await next.Invoke();

            // write logic that doesn't write to the Response.

        });

        app.Run(async context =>

        {

            await context.Response.WriteAsync("Hello from sample application.");

        });

    }

}

 

Note: If you use the above code segment, await next.Invoke(); which is being used to call next component or further delegate in the pipeline. In this case it is the app.Run() method.

E.g., kindly copy and paste the following code snippet in your configure method and run an application.

app.Use(async (context, next) =>

            {

                string agent = context.Request.Headers["user-agent"].ToString();

                if (!string.IsNullOrEmpty(context.Request.QueryString.Value))

                {

                    context.Response.Headers.Add("X-Frame-Options", "localhost");

                    //context.Response.Headers.Add("X-Content-Type-Options", configuration["CustomMessage"]);

                    await context.Response.WriteAsync("Query string is not allowed in Middleware pipeline");

                    await next.Invoke();

                }

            });

app.Run(async (context) =>

            {               

                await context.Response.WriteAsync(" Welcome Folks in .Net Core presentation!");

            });

 

Output:

Let’s run an application and see how it works.

Press F5 and application will open in the browser to ensure that the application is up and running.

Branching:

As the name implies, branching means a resembling of the branches of a tree. It’s somewhere same in .NET Core also.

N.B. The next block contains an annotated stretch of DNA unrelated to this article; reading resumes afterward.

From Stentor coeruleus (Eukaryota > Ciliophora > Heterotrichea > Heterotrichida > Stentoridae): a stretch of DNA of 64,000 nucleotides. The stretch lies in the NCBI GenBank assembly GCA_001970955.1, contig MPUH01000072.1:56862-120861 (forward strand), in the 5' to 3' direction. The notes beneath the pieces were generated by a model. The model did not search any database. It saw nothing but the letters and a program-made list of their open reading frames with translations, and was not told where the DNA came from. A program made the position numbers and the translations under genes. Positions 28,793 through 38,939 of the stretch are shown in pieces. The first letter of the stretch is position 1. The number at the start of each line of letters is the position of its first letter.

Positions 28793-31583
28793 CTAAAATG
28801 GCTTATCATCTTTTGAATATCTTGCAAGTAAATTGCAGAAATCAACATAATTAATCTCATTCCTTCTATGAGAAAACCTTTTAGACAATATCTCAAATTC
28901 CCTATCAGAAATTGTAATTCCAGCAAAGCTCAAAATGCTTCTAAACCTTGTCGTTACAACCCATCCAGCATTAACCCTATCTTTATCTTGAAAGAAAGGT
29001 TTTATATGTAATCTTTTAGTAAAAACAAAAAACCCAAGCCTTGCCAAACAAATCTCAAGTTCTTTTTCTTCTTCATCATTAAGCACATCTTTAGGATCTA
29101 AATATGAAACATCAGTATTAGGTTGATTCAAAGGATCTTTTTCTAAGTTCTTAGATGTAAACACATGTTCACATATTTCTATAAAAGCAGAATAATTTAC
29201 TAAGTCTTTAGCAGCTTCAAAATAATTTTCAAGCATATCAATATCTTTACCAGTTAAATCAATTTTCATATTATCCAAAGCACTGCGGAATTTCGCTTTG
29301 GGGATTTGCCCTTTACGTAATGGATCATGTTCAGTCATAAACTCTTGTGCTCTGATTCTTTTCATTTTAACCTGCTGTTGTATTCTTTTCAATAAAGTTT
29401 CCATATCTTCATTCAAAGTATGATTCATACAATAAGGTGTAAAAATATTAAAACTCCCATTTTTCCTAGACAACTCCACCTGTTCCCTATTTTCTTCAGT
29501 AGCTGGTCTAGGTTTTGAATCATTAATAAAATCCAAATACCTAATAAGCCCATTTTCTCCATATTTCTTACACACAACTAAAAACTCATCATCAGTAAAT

Map extension method exists in .NET Core which can be used a branching as given below:

 

As defined in the screenshot above, map method branches the request pipeline based on the matches of the given request path. If the request path starts with the given path, the branch will execute.

Code snippet: Keep the code segment in Configure() method of startup file.

app.Map("/map1", HandleMapMiddlewareOne);

private static void HandleMapMiddlewareOne(IApplicationBuilder app)

        {

            app.Run(async context =>

            {

                 await context.Response.WriteAsync("Map Middleware One Called...");

               

            });

        }

 

app.MapWhen works the same way, as shown in the image depicted below:

 

Let’s see this in practice.

Press F5 to run your application.

Copy and paste the following URL in browser http://localhost:64687/map1?callingBranching

Note: Kindly replace localhost port with your application’s one.

As soon as you execute the URL, it verifies and matches the request and reaches to the branching delegate. In our case, its HandleMapMiddlewareOne and respond directly from there.

The same way it should work for MapWhen with the bit different condition in the below code snippet.

app.MapWhen(context => context.Request.Query.ContainsKey("branch"),HandleBranch);

private static void HandleBranch(IApplicationBuilder app)

        {

            app.Run(async context =>

            {

                var branchVer = context.Request.Query["branch"];

                await context.Response.WriteAsync($"Branch used = {branchVer}");

            });

        }

 

Press F5 to run your application.

Copy and paste the following URL in browser http://localhost:64687/custom?branch=dotnetCore

Output:

 

Hope this helps you to understand Short Circuiting and Branching in .NET Core.

Happy Coding!

Sachin Kalia

Sachin Kalia

Sachin Kalia is a Technical Lead at 3Pillar Global, working out of our office in Noida, India. He is Microsoft MVP which is the most prominent recognition from Microsoft for helping the community for free in learning technologies. He has expertise in building and working with high-performance teams delivering enterprise product. Sachin is a passionate blogger and speaker and loves to dive deep into trending technologies. His interest areas are .Net, Asp.Net, WebAPi, Microservices, Cognitive Services, Artificial Intelligence and Azure(Cloud). He loves swimming and playing cricket and table tennis and love traveling with friends and family.